- The Federal Transit Administration published proposed amendments Wednesday to Public Transportation Agency Safety Plans, a national transit safety program administered by the FTA, to incorporate changes required by the Infrastructure Investment and Jobs Act.
- Among the new requirements are establishing safety committees to address workers’ and riders’ concerns and developing risk-reduction programs and other means to reduce assaults on transit workers.
- The FTA’s latest proposed rules apply to transit agencies with an agency safety plan in place. Some rules would only apply to transit agencies serving urban areas with populations over 200,000.
Against the backdrop of a 2008 head-on collision in Chatsworth, California, between a Metrolink commuter train and a Union Pacific freight train, which killed 25 people, Congress tasked the FTA with creating a safety plan for public transportation in 2012.
Train accidents since then include a New Jersey Transit commuter train that ran beyond the end of track at Hoboken Terminal and a Metro-North Railroad train that derailed at 82 mph while rounding a 30-mph curve in the Bronx, New York. The Massachusetts Bay Transportation Authority and Washington Metropolitan Area Transit Authority have experienced a spate of safety problems. Additionally, assaults on transit workers began to increase in the decade prior to the COVID-19 pandemic but rose even further beginning in 2020.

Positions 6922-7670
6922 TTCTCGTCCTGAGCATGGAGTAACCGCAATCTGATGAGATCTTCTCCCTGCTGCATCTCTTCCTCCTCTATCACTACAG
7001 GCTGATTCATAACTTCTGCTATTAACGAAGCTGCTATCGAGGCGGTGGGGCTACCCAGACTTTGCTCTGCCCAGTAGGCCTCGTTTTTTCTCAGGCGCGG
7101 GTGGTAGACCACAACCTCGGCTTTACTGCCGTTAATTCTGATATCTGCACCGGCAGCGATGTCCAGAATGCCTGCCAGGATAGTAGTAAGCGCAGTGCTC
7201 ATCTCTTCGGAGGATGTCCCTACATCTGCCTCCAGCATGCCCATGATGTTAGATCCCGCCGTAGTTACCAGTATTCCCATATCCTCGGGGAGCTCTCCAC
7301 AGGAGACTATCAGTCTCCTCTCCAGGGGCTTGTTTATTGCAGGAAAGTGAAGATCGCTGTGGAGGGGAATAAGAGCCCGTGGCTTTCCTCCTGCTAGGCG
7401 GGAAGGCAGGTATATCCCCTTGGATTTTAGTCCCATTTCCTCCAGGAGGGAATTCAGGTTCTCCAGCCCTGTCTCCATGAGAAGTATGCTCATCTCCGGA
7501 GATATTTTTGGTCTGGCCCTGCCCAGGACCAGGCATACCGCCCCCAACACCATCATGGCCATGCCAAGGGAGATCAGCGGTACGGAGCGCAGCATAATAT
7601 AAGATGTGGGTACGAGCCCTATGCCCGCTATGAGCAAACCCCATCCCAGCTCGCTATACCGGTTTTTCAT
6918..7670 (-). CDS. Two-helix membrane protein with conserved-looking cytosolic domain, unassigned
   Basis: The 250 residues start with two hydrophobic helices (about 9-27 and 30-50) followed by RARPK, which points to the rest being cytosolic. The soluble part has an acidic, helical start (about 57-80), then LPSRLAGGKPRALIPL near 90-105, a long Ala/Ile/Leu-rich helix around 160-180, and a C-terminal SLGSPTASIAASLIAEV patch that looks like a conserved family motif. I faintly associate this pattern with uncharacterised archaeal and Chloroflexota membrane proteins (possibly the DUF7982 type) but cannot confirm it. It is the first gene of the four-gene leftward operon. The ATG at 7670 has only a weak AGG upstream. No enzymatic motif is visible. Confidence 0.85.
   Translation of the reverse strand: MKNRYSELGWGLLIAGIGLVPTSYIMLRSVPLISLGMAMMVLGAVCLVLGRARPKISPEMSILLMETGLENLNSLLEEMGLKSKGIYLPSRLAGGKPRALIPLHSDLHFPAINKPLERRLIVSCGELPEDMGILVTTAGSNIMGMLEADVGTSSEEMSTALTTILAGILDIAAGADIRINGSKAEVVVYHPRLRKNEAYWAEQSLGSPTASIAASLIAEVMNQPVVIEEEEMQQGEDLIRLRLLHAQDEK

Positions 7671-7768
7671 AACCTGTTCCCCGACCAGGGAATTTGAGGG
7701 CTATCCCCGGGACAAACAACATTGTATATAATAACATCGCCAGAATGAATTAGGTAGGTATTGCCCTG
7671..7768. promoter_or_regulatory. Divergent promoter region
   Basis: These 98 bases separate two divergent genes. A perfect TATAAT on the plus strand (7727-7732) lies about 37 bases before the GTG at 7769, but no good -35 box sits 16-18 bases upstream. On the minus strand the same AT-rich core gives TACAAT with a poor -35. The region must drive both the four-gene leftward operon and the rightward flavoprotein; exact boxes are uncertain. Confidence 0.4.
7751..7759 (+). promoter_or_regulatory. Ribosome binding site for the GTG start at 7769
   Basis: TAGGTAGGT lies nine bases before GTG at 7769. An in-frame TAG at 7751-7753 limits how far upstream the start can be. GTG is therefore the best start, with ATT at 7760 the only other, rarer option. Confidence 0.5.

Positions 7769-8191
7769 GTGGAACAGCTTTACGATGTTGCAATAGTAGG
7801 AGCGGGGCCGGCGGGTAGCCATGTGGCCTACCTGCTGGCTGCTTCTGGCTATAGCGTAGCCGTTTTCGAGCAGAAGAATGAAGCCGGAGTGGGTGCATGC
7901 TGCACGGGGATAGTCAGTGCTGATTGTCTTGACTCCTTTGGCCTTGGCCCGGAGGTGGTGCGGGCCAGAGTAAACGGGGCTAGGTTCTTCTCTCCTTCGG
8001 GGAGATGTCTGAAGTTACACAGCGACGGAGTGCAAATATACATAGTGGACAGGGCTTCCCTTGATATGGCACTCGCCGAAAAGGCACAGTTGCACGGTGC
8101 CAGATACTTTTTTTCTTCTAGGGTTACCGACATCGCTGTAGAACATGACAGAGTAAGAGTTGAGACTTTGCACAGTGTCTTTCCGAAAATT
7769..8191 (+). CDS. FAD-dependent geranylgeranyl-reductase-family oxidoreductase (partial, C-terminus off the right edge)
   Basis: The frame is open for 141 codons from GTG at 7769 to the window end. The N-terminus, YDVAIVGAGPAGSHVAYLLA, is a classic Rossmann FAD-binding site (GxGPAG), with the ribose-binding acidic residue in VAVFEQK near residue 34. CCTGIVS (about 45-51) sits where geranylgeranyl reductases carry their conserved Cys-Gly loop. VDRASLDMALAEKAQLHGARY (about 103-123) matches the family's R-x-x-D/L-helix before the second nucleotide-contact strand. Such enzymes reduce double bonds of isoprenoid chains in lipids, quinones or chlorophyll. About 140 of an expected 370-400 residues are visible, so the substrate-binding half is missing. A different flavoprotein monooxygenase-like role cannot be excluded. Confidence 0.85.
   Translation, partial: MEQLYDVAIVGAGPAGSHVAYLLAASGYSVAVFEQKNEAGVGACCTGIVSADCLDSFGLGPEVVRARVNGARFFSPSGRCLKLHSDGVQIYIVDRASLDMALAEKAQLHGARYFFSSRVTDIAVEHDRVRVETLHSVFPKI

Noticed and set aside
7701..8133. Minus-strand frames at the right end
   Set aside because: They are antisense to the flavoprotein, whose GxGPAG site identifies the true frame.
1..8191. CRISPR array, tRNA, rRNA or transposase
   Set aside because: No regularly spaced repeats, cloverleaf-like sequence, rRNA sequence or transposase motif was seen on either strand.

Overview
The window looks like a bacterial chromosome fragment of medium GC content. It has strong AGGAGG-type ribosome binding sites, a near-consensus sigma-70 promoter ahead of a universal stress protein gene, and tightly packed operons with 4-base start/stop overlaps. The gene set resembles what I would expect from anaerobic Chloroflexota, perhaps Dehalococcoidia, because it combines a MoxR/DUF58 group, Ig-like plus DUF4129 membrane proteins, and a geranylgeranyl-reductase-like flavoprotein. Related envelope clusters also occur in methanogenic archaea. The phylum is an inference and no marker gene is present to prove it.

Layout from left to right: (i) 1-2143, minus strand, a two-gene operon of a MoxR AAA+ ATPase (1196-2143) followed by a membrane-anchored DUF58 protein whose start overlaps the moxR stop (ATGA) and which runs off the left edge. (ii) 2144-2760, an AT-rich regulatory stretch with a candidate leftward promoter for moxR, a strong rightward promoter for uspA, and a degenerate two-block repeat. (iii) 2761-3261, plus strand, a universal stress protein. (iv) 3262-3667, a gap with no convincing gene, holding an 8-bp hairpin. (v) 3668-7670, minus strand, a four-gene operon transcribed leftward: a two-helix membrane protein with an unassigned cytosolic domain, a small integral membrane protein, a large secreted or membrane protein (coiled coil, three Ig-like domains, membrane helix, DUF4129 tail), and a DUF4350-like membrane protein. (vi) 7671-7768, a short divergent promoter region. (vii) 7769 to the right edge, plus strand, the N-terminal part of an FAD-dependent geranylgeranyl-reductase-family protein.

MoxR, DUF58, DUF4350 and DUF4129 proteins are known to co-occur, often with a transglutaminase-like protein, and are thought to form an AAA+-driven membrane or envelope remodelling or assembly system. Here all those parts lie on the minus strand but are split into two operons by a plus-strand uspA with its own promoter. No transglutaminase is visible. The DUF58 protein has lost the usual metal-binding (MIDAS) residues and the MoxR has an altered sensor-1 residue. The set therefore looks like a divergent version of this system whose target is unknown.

The 2021 infrastructure law increased federal scrutiny of the nation’s transit systems, directing the FTA to strengthen rail inspection practices, reduce assaults on transit vehicle operators and improve safety training. It also required transit agencies serving large cities to establish a safety committee and directed smaller-city agencies to develop their agency safety plans in cooperation with frontline workers.
The public has until June 25 to comment on the proposed rules.